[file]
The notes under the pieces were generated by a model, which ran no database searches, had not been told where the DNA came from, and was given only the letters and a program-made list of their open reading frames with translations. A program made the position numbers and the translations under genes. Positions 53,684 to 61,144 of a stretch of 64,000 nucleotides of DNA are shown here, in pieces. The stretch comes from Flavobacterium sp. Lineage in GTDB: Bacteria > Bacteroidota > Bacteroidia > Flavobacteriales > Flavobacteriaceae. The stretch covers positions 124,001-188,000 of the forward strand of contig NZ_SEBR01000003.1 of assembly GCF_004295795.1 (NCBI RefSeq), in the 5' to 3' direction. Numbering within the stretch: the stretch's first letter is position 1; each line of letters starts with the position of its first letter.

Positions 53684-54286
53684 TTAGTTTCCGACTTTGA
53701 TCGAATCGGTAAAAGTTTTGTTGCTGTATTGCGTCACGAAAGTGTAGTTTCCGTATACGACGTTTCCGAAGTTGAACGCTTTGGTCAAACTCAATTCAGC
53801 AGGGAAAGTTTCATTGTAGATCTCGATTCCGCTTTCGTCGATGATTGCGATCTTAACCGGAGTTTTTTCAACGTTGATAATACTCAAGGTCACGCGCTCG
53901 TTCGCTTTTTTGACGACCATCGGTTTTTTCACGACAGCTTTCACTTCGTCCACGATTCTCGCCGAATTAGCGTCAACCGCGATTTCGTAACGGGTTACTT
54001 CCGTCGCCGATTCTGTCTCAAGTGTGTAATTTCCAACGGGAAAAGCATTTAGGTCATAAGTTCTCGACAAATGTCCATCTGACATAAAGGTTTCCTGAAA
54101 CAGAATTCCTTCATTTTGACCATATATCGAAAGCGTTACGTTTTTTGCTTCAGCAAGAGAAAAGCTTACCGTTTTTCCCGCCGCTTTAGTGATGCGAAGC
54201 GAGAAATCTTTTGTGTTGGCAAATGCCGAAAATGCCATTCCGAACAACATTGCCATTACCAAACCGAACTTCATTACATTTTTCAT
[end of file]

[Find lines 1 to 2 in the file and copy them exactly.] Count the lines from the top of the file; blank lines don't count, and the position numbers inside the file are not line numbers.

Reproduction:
The notes under the pieces were generated by a model, which ran no database searches, had not been told where the DNA came from, and was given only the letters and a program-made list of their open reading frames with translations. A program made the position numbers and the translations under genes. Positions 53,684 to 61,144 of a stretch of 64,000 nucleotides of DNA are shown here, in pieces. The stretch comes from Flavobacterium sp. Lineage in GTDB: Bacteria > Bacteroidota > Bacteroidia > Flavobacteriales > Flavobacteriaceae. The stretch covers positions 124,001-188,000 of the forward strand of contig NZ_SEBR01000003.1 of assembly GCF_004295795.1 (NCBI RefSeq), in the 5' to 3' direction. Numbering within the stretch: the stretch's first letter is position 1; each line of letters starts with the position of its first letter.

Positions 53684-54286